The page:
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Environmental Studies in the Time of the Anthropocene
September 9, 2013
Fall 2013 Faculty Development Seminar:
Senior Fellow (2009-2012)
English; Center for Culture, History and Environment
This seminar has two goals. First, it will explore the vital role of the environmental humanities in reimaging the intellectual priorities of environmental studies. Compared to forty years ago, when scientists dominated America’s first environmental studies programs, we are witnessing a new appreciation of the power of the humanities to create intellectual bridges between imaginative, narrative and ethical issues on the one hand, and, on the other, more data-driven fields. In a world drowning in data, stories matter, playing a critical role in the making of environmental publics and the shaping of environmental policy.
The seminar’s second goal is to explore the implications of one such ascendant story, that of the Anthropocene. The Nobel Prize-winning atmospheric chemist Paul Crutzen coined the term Anthropocene to register the epochal changes that humans have wrought on the planet. According to Crutzen and a growing chorus of scientists, the Holocene is history: we have entered a new, unprecedented epoch. For the first time in Earth’s history, a biological species, Homo sapiens, has had a geomorphic impact on the planet’s physical systems that will continue to be felt 5,000 years from now.
While scientific in origin, the Anthropocene is also reshaping the environmental humanities. Our seminar will ask what kinds of intellectual bridgework—and environmental publics—the Anthropocene can help facilitate. How does this neulogism impact our thinking about environmental time and the entangled relations between human and non-human actors? What can the Anthropocene contribute to discussions of critical environmental terms like resilience, adaptation, justice and sustainability? And, as the Smithsonian Museum, the American Museum of Natural History, and the Deutsches Museum all gear up for major Anthropocene exhibits in 2013 and 2014, we need to ask: how can we most effectively narrate and curate the Anthropocene?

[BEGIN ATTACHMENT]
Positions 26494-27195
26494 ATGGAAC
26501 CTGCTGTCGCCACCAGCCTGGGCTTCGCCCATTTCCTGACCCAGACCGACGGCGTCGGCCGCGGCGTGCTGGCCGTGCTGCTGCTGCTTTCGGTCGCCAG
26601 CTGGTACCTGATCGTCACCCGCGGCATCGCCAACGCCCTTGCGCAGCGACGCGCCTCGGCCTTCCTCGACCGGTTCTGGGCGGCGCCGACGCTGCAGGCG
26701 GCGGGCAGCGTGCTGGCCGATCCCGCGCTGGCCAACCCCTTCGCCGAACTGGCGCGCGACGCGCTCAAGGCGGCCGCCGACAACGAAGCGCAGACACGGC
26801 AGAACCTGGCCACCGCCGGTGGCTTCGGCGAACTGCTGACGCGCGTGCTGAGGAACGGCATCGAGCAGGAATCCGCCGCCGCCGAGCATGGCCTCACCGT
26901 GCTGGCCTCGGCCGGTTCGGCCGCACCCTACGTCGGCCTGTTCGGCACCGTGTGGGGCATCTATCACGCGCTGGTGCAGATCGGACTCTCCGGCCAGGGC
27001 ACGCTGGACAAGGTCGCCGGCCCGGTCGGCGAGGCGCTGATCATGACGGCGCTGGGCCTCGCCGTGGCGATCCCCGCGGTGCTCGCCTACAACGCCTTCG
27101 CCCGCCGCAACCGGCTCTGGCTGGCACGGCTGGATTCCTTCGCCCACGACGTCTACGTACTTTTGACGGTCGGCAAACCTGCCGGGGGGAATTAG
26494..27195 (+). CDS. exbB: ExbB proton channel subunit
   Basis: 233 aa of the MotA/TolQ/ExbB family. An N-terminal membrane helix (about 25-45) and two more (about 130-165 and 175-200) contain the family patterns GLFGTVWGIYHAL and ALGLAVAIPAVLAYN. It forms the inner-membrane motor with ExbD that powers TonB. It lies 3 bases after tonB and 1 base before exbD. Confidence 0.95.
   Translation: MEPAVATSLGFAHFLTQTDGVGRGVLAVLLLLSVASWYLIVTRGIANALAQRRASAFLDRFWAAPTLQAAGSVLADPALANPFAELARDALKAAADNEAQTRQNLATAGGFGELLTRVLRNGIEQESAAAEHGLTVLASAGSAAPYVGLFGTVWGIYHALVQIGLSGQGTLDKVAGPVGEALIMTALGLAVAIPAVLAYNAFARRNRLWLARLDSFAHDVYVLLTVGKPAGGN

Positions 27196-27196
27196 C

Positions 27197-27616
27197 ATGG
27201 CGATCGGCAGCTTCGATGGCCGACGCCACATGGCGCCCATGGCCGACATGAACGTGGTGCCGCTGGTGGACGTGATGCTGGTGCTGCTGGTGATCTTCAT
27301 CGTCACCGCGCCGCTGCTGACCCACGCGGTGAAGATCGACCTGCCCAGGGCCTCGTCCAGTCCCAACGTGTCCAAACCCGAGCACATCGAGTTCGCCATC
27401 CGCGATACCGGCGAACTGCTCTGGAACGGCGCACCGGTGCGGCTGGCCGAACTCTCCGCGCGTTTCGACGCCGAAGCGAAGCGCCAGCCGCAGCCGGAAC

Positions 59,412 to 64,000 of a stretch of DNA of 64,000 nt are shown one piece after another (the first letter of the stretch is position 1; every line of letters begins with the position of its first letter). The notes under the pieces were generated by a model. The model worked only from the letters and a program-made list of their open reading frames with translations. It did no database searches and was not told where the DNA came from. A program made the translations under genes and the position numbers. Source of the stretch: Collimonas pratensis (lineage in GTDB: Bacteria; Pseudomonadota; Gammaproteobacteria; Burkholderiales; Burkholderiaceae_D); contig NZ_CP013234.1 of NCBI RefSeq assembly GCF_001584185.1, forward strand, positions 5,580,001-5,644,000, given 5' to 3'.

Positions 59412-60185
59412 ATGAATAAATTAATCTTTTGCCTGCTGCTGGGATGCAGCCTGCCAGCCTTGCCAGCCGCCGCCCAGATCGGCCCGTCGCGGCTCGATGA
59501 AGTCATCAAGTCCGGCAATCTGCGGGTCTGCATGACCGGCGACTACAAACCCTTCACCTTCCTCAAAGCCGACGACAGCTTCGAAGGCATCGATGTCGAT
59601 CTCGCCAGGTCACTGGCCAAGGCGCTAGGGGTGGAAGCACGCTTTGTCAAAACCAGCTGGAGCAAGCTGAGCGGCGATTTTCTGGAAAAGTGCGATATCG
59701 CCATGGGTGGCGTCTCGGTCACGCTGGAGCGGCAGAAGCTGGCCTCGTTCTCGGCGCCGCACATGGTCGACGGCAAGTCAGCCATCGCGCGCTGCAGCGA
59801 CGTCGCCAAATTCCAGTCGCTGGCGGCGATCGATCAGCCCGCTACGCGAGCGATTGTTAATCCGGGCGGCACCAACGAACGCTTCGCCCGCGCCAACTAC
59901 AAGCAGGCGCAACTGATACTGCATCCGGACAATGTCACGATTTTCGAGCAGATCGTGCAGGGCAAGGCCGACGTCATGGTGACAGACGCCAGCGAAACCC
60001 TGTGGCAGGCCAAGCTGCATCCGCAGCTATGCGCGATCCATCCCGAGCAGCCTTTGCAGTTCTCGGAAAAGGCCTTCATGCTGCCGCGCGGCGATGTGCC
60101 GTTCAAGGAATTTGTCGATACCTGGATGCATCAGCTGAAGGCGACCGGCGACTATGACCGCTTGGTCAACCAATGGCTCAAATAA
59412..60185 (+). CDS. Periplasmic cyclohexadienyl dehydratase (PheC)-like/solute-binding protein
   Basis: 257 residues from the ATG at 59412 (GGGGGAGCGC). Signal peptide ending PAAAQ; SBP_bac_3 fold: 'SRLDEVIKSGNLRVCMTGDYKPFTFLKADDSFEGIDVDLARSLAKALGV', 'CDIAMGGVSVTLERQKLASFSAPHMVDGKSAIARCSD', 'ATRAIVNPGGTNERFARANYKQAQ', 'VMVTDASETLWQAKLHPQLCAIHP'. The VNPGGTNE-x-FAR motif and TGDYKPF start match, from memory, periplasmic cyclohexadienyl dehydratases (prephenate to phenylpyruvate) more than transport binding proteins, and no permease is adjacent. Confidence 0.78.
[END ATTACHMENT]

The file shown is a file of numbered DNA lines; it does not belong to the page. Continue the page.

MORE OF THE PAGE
Are there possible limitations to the Anthropocene turn in environmental studies? Crucially, if accelerating, anthropogenically-driven change is a defining feature of our age, so too is deepening disparity, the widening gulf between mega-rich and ultra-poor. In Timothy Noah’s phrase, we are living through “the great divergence.” How do we reconcile this deepening divergence within the economic meaning of “the human” with the convergent grand narrative of the Anthropocene as “the Age of the Human?”
This seminar should appeal to a diverse range of faculty interested in exploring the dynamic interface between the environmental humanities and the social, biological and earth sciences, including faculty interested in theorizing, historicizing, representing and mobilizing the Anthropocene.